C difficile


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C difficile

  1. 1. A New GuideC DifficileMedical Surgical Nursing II
  2. 2. CDI’s Development• C difficile attaches to receptors in the gutepithelial cell• Pivotal is exposure to antibiotics, whichdestroys the normal gut microbiota and allowsintestinal organisms that are not killed by theantibiotic to proliferate
  3. 3. CDI’s Development• C difficile attaches produces toxins, resultingin pseudomembranous colitis and, in somecases, toxic megacolon and death• Normal intestinal flora are able to suppress Cdifficile and toxin production, preventing thediarrhea and inflammation characteristic
  4. 4. CDI Risk Factors• Main risk factors for CDI:– Exposure to antibiotics– Hospitalization– Advanced age
  5. 5. CDI vs. Antibiotics• Antibiotics:– Most antibiotic classes have been implicated in CDI,but certain antibiotic classes, such as cephalosporins,clindamycin, and fluoroquinolones, are more likely tofacilitate development of disease• antibiotics to disrupt normal lower intestinal microbiota– Fluoroquinolones are hypervirulent strains known asrestriction endonuclease analysis type BI• Virulence is r/t increased production of toxin A; B & Binary• Synergistic with toxins A and B.
  6. 6. CDI Diagnosing• CDI is a toxin-mediated disease, which is thebasis testing– enzyme immunoassay (EIA) for toxins A and B– toxigenic stool culture– cell cytotoxicity– glutamate dehydrogenase testing– polymerase chain reaction (PCR),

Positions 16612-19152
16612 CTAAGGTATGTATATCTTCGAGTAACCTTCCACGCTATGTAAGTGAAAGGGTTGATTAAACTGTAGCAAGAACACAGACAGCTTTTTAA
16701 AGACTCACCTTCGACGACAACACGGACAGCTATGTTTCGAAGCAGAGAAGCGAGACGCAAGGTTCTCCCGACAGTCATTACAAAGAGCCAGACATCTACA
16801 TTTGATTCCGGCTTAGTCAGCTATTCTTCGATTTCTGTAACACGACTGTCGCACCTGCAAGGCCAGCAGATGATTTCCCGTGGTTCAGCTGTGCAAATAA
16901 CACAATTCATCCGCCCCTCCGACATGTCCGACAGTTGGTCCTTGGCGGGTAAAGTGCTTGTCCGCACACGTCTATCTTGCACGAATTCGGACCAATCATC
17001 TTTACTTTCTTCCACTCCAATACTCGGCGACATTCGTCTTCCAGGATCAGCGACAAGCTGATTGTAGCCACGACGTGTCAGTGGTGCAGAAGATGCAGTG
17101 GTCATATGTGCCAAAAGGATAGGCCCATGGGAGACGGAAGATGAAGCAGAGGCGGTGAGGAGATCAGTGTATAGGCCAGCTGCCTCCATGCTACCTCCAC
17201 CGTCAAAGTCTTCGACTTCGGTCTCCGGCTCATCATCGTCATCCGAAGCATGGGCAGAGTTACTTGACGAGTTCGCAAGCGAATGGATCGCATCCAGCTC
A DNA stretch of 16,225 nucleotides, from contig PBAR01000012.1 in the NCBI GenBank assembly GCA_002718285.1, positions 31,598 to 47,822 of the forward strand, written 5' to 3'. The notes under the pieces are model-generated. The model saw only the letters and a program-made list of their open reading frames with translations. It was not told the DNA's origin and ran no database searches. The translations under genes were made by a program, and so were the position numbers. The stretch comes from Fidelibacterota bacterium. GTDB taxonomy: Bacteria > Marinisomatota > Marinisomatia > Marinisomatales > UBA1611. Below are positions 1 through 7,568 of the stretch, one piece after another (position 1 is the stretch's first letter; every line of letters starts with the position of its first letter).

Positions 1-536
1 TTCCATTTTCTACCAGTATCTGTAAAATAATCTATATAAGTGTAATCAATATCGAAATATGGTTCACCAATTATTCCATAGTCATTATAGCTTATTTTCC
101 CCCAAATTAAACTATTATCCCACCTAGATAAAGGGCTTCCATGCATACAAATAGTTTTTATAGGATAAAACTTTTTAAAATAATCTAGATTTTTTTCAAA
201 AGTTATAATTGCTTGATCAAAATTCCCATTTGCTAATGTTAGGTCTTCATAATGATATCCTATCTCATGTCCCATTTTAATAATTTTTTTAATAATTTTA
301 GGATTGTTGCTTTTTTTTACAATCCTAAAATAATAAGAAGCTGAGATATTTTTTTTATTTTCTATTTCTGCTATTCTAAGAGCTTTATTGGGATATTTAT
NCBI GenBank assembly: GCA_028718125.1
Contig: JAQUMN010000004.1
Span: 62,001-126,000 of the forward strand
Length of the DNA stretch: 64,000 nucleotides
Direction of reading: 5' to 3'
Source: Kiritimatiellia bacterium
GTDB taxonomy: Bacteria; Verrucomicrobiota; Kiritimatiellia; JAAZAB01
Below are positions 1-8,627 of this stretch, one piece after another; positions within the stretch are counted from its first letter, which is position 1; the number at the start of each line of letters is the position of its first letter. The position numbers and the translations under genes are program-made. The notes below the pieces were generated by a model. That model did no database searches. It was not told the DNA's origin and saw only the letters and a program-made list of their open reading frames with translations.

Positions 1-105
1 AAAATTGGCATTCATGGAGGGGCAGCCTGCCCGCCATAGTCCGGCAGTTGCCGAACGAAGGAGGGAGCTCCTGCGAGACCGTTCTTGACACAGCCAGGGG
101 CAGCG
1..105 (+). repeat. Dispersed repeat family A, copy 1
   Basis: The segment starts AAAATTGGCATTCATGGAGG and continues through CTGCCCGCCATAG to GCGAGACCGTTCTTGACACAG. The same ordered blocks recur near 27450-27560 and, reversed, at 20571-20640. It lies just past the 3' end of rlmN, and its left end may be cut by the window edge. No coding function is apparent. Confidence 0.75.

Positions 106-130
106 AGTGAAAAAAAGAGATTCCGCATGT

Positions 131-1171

7. 7. TESTING INS & OUTS• EIA– relatively inexpensive,• easy to perform,– rapid turnaround time– poor sensitivity, can result in repeat testing and overtreatment.• Toxigenic stool culture, cell cytotoxicity, and glutamate dehydrogenasetesting– Expensive– slower,– complicated to perform• PCR– used either alone or in combination with EIA• Understand the limitations of the test & how results might changewith a different test.• Testing only symptomatic patients– Pt. who are tested must be having diarrhea
  8. 8. CDI’s Surveillance &Tracking• Surveillance– guide defines surveillanceas regarding a health-related event to reducemorbidity and mortalityand to improve health– use of a case definition forCDI,– identification of thepatient population at risk,– calculation of CDI rates,– use of control charts• Tracking– CMS Inpatient PPSrequired– Reporting of laboratory-identified CDIs throughNational Health SafetyNetwork (NHSN)
  9. 9. Transmission of C difficile• Ingesting spores found in the environmentthat were shed by another patient• Beds• Toilets– flush mechanism– the sink faucet– the door handle• Everyday items
  10. 10. CDI Cross-Contamination• Sharing of electronic thermometers• Oral care or oral suctioning when hands or itemsare contaminated;• Administration of tube feedings or medication;• Emergency procedures, such as intubation;• Sharing of patient care items without appropriatedisinfection;• Use of contaminated mobile, cellular, orconventional telephones or pagers during patientcare
  11. 11. CDI Prevention• Contact isolation• Environmental cleaning• Hand hygiene• ABHR - alcohol-based hand rubs• Best way – Gloving– removed properly to avoid contaminating• During outbreaks hand washing rather thanhand rubs
  12. 12. Thanks…..